Coiled Springs - All You Need to Know
Definition: A coiled spring is a spring which is made from round spring wire which is wound on a spring-making machine to form adjacent coils. Such coils will store energy/force at the time it is under a working load (amount of force per distance traveled).
There are three types of basic, standard coiled springs. These are compression springs, extension springs, and torsion springs. On our website, sell stock of all three as well as a custom form of compression spring known as a conical/tapered spring due to its cone shape. Below you are provided with links to the pages that may assist you in the design of the three basic coiled spring types.
Coiled Spring Design
The three basic coiled spring types all serve different purposes. Compression springs are meant to be pushed down by a force thus gathering energy to push back on that force and return to its original position once the force/load has been lifted. It is the same with extension springs except these are meant to be pulled. The case with torsional springs is similar except torsion springs are meant to be torqued for they exert a radial force instead of a linear one like compression and extension springs do.
To calculate a coiled spring design, you must first start the dimensioning and tolerancing process by measuring your spring’s surroundings. This way, you can make sure not to exceed those limitations thus having enough room to install your spring. When it comes to your spring being installed inside a hole or over a shaft, you must consider keeping some clearance between the walls of the hole/shaft and the spring in order to avoid friction as the spring is under deflection. In the case of a torsion spring, its inner diameter contracts as it is under deflection so, in order to avoid the spring biting on the shaft, the clearance between the inner diameter and the shaft must be take from the already deflected diameter.
- How to Measure Coiled Compression Springs
- How to Measure Coiled Extension Springs
- How to Measure Coiled Torsional Springs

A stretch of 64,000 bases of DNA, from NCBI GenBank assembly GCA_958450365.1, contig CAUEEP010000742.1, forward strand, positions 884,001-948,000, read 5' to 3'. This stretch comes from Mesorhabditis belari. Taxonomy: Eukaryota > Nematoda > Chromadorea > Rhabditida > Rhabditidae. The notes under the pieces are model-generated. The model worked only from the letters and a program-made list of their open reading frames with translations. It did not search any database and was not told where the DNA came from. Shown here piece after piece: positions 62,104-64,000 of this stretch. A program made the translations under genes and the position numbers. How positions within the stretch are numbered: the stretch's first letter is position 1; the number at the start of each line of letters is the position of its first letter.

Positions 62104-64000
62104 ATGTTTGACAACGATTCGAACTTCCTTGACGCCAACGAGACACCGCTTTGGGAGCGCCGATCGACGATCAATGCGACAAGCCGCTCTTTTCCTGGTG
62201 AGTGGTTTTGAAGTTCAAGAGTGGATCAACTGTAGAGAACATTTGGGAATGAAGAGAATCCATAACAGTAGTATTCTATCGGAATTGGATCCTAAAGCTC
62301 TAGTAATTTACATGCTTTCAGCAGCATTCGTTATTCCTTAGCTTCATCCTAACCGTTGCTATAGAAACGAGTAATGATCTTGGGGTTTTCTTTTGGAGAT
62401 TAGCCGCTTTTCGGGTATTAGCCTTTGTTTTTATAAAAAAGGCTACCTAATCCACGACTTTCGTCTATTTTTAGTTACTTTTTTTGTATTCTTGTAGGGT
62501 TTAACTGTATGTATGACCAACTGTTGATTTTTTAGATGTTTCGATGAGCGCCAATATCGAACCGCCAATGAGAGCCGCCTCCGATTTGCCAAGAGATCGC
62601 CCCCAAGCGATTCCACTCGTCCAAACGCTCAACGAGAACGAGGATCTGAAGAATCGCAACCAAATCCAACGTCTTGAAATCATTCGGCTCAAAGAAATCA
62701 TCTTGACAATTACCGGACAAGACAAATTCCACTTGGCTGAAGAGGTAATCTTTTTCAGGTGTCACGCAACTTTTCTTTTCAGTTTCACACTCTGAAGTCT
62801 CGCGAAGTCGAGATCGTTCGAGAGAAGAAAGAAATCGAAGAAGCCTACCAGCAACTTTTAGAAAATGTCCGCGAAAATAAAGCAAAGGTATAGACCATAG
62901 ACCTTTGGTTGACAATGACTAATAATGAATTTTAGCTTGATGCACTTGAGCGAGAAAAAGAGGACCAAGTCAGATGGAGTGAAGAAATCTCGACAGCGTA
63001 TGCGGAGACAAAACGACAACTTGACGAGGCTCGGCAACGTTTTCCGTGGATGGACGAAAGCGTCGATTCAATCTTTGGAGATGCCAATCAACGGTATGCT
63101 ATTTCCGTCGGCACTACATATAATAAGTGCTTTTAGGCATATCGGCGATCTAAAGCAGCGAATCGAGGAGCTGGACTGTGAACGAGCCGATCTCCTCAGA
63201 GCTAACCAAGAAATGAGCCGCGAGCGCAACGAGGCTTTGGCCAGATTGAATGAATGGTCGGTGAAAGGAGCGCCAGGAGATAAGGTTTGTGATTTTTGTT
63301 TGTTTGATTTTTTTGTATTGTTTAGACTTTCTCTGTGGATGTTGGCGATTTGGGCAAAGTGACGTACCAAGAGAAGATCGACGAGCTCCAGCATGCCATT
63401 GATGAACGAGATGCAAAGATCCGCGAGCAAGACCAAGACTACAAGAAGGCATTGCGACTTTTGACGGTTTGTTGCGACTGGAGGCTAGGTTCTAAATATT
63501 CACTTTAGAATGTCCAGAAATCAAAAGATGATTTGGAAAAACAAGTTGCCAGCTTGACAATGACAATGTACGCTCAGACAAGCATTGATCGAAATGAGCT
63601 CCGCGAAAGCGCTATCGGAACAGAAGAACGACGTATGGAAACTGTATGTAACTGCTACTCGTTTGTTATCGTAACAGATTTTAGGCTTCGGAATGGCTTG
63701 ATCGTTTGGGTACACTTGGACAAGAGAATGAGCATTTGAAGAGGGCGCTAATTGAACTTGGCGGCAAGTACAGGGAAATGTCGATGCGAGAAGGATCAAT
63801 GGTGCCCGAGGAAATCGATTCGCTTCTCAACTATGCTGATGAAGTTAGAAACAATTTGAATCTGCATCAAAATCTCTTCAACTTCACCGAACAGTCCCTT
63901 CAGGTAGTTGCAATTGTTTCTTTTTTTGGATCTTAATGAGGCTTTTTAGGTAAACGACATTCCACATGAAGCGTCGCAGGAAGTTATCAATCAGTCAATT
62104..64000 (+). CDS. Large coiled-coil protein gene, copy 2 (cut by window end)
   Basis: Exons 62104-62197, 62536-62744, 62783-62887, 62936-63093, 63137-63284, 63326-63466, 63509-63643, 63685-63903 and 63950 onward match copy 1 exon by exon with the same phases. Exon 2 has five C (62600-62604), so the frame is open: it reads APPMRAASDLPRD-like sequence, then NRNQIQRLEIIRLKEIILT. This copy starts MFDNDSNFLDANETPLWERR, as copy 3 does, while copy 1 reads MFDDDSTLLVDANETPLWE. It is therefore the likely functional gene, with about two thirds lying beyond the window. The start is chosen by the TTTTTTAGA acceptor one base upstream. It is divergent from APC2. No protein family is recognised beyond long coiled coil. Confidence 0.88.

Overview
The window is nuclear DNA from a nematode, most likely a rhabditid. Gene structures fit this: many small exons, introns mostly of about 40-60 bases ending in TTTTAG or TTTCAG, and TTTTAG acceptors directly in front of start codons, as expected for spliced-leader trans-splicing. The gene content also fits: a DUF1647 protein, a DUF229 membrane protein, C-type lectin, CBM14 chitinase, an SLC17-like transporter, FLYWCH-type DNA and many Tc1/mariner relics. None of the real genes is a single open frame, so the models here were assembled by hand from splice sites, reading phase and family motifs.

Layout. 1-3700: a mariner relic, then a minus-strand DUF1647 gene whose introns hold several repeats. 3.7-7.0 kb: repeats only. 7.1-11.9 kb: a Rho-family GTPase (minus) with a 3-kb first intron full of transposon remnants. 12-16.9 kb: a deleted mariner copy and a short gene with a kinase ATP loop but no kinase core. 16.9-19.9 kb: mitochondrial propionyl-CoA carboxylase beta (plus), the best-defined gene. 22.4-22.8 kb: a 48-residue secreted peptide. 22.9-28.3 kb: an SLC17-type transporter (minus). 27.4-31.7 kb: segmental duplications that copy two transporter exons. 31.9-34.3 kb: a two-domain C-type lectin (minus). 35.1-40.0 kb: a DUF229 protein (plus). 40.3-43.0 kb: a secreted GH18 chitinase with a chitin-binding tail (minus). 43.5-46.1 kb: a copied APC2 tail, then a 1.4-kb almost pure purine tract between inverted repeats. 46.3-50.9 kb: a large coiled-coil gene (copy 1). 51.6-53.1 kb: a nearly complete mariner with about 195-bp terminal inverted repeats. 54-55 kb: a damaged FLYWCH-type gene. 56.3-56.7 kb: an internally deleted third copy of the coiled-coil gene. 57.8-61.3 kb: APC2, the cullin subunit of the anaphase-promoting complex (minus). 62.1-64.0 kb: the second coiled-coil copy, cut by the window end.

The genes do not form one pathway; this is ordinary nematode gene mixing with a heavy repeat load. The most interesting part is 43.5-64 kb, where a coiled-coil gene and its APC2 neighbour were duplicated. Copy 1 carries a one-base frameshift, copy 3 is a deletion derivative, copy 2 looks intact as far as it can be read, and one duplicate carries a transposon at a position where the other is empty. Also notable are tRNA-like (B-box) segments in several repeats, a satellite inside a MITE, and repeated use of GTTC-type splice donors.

Next, you must figure out the spring working loads. In this case you must take into consideration both the free length/position and the deflected length/position. Once you’ve done so, take a look at the load/torque you want your spring to under go in order to reach that loaded/torqued length/position. Having these values will help you calculate the required spring rate you need in order to have a reliable spring design.
Last, but not least, use our spring calculator, Spring Creator, where you are able to input your dimensions and get back the results of your spring’s force and elasticity. That’s right! At StockSpringsCatalog.com by Acxess Spring we’ve implied the process of designing your springs by providing you with a spring calculator that only required you to enter a minimal amount of information compared to other spring design calculators yet provide you with the most complete and full spring analysis. The spring analysis section gives you all of your spring dimensions along with the spring rate, maximum safe load, maximum safe travel, and warnings along with tips on how to improve your design. Once you’ve confirmed that your spring will work, send yourself or a comrade a live blueprint of the design which comes with the spring analysis, an instant spring quote, and similar stock spring suggestions.
How to Measure Compression Springs
How to Measure Extension Springs
How to Measure Torsion Springs